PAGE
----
From November to March each year, the cycle of laying, hatching and migrating to the ocean takes place among the loggerhead turtle population at Mon Repos beach. This important conservation site is helping to improve the survival of this protected species.
The loggerhead turtle is not only recognised as endangered in Queensland, but also nationally, with recent rebate schemes, ongoing education programs and the introduction of marine protected areas all working to try and overcome the main threats to their population. These include light pollution, boat strikes, feral predators and crab pots. In recent years, there have been some positive signs for their survival, but 2017 unleashed a new threat with the sand temperatures soaring as high as 81 degrees.
To overcome this most recent threat, shade structures were constructed to mitigate the dangers of this extreme heat during migration, but these improvements are only possible with funding. Additional State Government funding was included in the 2016 budget to allow expansion, but the other major contributions come from tourism in the area and the 30,000+ visitors who come to experience this unique wildlife encounter in the Bundaberg region each year.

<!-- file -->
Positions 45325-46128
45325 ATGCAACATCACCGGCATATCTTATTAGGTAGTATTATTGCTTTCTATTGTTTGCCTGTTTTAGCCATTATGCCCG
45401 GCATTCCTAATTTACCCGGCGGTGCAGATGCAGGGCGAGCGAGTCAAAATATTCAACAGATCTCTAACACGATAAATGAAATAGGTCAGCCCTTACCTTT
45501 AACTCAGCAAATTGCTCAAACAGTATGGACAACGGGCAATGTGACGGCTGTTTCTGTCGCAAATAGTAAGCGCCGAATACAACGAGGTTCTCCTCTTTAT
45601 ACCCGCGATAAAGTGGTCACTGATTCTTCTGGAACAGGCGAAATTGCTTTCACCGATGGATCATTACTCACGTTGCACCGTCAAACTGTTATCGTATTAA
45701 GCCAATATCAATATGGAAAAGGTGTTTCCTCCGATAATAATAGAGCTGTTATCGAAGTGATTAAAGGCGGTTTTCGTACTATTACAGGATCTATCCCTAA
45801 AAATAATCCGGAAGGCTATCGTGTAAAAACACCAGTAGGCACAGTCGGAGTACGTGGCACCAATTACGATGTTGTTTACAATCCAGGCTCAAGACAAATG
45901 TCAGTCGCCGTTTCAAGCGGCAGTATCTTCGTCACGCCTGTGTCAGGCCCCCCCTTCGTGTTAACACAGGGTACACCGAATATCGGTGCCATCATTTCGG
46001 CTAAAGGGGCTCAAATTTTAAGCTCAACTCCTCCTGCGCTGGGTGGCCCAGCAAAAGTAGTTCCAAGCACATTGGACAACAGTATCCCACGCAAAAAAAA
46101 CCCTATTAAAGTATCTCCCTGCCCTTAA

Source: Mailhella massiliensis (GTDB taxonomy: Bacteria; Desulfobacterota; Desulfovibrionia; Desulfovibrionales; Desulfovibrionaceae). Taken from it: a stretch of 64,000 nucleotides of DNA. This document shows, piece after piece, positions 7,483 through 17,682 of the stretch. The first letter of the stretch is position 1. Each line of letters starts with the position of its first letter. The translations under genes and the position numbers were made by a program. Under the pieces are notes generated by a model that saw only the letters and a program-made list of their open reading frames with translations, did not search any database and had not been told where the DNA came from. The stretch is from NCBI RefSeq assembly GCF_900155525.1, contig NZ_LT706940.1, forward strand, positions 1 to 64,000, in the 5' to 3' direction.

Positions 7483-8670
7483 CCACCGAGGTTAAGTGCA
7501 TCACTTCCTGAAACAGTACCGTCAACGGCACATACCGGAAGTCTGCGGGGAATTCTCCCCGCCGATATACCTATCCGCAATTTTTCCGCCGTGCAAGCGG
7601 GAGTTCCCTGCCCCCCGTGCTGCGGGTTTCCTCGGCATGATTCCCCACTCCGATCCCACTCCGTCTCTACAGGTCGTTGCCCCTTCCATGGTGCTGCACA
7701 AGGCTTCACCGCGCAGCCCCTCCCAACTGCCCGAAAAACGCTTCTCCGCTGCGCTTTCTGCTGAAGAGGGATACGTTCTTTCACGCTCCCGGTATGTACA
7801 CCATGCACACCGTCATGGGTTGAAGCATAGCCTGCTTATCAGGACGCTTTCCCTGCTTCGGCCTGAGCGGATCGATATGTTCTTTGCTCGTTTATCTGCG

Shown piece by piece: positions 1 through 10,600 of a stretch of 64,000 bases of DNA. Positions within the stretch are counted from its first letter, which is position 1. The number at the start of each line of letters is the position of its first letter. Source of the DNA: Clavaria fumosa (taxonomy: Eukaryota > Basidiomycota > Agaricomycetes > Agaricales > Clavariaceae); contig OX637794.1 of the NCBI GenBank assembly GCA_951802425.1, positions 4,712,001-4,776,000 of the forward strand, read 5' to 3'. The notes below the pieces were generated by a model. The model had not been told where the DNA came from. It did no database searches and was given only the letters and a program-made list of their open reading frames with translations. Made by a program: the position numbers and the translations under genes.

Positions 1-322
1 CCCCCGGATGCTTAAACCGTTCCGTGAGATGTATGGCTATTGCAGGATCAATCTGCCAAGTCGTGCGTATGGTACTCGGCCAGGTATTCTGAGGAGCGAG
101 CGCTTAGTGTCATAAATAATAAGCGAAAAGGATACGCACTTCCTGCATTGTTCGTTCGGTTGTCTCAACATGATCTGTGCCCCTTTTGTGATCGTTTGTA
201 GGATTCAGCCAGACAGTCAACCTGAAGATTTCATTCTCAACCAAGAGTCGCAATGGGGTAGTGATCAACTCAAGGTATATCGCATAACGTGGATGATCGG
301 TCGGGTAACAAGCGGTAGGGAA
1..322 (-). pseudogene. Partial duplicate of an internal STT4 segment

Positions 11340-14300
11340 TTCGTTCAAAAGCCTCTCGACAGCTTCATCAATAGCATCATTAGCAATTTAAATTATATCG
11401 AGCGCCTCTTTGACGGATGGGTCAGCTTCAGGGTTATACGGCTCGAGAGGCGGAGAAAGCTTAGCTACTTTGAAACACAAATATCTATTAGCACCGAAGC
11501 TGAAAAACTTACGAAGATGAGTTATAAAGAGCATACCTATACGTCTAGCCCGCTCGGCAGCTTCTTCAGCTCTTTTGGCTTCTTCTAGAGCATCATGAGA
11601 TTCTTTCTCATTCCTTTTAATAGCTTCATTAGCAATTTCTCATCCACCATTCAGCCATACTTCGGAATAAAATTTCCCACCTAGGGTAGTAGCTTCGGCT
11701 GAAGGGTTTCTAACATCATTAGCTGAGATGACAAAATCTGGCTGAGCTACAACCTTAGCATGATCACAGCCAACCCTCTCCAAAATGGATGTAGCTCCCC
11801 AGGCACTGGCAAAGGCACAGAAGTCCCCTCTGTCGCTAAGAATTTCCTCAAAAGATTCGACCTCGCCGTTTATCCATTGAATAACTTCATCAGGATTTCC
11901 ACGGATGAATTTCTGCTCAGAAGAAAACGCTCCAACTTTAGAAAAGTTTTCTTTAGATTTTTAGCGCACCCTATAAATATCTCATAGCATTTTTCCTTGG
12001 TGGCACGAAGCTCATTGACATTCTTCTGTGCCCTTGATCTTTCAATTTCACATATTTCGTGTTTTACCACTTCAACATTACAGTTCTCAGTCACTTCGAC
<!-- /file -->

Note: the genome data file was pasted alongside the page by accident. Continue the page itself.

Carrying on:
The conservationists and dedicated volunteers at Mon Repos have been working hard to educate the public on the importance of protecting the turtles ever since the Mon Repos Conservation Park opened to the public in 1994 as an ecotourism destination. Visitors come from as far as Germany to experience what it’s like to live the life of a turtle for an evening, whilst also gaining an appreciation for the threats they face and the importance of their survival.
If you wish to experience a magical evening at Mon Repos the season starts in November with nesting and laying, then by January the hatchlings start emerging from the nests to make their way to the ocean.
Full details can be found at bundabergregion.org/turtles.